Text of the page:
Young normal-hearing listeners, elderly normal-hearing listeners, and elderly hearing-impaired listeners were tested on a variety of phonetic identification tasks. Where identity was cued by stimulus duration, the elderly hearing-impaired listeners evidenced normal identification functions. On a task in which there were multiple cues to vowel identity, performance was also normal. On a /bdg/ identification task in which the starting frequency of the second formant was varied, performance was abnormal for both the elderly hearing-impaired listeners and the elderly normal-hearing listeners. We conclude that errors in phonetic identification among elderly hearing-impaired listeners with mild to moderate, sloping hearing impairment do not stem from abnormalities in processing stimulus duration. The results with the /bdg/ continuum suggest that one factor underlying errors may be an inability to base identification on dynamic spectral information when relatively static information, which is normally characteristic of a phonetic segment, is unavailable.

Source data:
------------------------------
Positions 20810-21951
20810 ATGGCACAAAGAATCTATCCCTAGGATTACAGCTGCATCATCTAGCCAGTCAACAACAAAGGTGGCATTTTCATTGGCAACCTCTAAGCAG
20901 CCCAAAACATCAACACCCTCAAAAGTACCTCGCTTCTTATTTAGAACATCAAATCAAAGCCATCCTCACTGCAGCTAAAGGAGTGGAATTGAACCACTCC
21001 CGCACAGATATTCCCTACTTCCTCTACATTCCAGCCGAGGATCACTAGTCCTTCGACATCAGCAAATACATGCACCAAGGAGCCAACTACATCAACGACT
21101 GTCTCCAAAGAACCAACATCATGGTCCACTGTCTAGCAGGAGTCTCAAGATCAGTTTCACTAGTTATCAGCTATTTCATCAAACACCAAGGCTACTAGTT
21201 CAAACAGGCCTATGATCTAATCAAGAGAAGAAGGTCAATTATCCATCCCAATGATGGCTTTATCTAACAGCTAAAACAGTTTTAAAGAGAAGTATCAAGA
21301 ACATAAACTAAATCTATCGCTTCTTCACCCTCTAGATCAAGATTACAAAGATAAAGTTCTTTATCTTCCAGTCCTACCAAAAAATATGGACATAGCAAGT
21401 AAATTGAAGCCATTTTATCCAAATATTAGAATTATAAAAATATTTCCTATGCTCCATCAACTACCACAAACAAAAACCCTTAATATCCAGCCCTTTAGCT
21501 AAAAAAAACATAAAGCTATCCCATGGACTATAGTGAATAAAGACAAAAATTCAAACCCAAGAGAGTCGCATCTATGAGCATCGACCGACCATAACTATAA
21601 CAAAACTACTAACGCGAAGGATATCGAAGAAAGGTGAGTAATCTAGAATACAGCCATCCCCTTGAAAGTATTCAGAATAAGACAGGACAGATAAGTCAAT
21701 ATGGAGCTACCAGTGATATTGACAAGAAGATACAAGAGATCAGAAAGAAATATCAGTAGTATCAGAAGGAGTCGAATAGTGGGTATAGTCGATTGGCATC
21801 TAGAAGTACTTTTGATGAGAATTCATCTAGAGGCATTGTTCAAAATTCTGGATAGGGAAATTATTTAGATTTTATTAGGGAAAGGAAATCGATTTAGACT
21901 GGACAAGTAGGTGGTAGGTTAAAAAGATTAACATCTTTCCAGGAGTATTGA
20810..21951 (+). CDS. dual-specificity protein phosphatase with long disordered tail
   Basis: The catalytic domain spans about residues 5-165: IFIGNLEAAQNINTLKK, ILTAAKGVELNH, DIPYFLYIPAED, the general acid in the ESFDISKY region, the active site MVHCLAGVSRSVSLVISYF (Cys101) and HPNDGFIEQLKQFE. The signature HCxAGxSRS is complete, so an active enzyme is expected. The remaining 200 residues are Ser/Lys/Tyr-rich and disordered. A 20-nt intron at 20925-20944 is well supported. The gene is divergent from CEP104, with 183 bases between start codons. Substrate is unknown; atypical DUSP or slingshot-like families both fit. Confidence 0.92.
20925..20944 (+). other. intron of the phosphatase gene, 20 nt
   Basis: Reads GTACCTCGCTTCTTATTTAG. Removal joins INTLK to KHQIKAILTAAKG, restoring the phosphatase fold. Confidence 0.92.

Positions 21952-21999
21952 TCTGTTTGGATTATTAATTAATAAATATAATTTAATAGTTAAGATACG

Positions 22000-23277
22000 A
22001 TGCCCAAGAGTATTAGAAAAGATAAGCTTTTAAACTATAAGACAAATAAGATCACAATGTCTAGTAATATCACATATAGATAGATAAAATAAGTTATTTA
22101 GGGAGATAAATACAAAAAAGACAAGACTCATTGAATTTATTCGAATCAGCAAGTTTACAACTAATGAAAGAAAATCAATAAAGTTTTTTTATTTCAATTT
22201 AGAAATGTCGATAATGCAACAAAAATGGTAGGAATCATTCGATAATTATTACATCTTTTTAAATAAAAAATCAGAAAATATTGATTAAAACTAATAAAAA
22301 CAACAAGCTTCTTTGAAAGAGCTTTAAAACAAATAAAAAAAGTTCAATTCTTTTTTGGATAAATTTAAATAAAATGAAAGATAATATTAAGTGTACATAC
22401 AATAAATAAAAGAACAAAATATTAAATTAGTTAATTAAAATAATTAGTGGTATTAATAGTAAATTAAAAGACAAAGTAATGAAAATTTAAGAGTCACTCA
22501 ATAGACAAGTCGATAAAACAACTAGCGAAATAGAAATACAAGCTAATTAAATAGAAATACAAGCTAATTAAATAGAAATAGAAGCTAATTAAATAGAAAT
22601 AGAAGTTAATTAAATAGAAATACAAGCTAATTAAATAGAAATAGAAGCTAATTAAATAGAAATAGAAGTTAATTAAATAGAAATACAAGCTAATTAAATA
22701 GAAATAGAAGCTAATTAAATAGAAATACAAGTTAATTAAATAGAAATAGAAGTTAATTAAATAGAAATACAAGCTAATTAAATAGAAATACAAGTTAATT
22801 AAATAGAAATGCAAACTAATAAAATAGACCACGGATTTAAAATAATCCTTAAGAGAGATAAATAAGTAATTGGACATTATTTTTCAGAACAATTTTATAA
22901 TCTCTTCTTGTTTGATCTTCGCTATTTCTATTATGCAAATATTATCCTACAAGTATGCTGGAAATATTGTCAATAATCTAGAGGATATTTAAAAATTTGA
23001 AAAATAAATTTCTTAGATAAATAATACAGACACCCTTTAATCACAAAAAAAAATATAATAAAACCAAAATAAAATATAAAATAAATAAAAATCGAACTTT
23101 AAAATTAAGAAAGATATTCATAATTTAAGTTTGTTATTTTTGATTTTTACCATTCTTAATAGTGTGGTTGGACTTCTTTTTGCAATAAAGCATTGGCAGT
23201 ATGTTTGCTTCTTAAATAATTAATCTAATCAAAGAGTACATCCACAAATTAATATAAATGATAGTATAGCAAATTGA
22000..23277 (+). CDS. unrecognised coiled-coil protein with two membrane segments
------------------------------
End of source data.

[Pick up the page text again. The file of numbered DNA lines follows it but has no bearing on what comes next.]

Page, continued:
|Original language||English (US)|
|Number of pages||7|
|Journal||Journal of the Acoustical Society of America|
|Publication status||Published - Feb 1985|
ASJC Scopus subject areas
- Acoustics and Ultrasonics